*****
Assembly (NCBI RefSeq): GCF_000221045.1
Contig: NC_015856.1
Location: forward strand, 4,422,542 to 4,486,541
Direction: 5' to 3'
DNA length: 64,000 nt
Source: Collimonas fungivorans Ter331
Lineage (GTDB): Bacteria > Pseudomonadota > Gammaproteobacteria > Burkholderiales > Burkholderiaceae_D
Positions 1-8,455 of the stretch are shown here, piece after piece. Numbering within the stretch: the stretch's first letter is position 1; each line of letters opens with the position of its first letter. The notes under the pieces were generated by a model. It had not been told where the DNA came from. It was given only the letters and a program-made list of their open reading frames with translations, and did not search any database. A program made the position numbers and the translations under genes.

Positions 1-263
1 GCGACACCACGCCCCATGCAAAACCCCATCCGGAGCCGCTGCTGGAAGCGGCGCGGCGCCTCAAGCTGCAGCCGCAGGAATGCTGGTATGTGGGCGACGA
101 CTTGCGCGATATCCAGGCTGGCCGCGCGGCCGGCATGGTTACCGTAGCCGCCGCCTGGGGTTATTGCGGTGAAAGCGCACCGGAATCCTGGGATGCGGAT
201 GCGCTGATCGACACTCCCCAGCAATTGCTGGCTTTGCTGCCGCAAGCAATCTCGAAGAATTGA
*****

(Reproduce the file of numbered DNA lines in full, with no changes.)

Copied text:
Assembly (NCBI RefSeq): GCF_000221045.1
Contig: NC_015856.1
Location: forward strand, 4,422,542 to 4,486,541
Direction: 5' to 3'
DNA length: 64,000 nt
Source: Collimonas fungivorans Ter331
Lineage (GTDB): Bacteria > Pseudomonadota > Gammaproteobacteria > Burkholderiales > Burkholderiaceae_D
Positions 1-8,455 of the stretch are shown here, piece after piece. Numbering within the stretch: the stretch's first letter is position 1; each line of letters opens with the position of its first letter. The notes under the pieces were generated by a model. It had not been told where the DNA came from. It was given only the letters and a program-made list of their open reading frames with translations, and did not search any database. A program made the position numbers and the translations under genes.

Positions 1-263
1 GCGACACCACGCCCCATGCAAAACCCCATCCGGAGCCGCTGCTGGAAGCGGCGCGGCGCCTCAAGCTGCAGCCGCAGGAATGCTGGTATGTGGGCGACGA
101 CTTGCGCGATATCCAGGCTGGCCGCGCGGCCGGCATGGTTACCGTAGCCGCCGCCTGGGGTTATTGCGGTGAAAGCGCACCGGAATCCTGGGATGCGGAT
201 GCGCTGATCGACACTCCCCAGCAATTGCTGGCTTTGCTGCCGCAAGCAATCTCGAAGAATTGA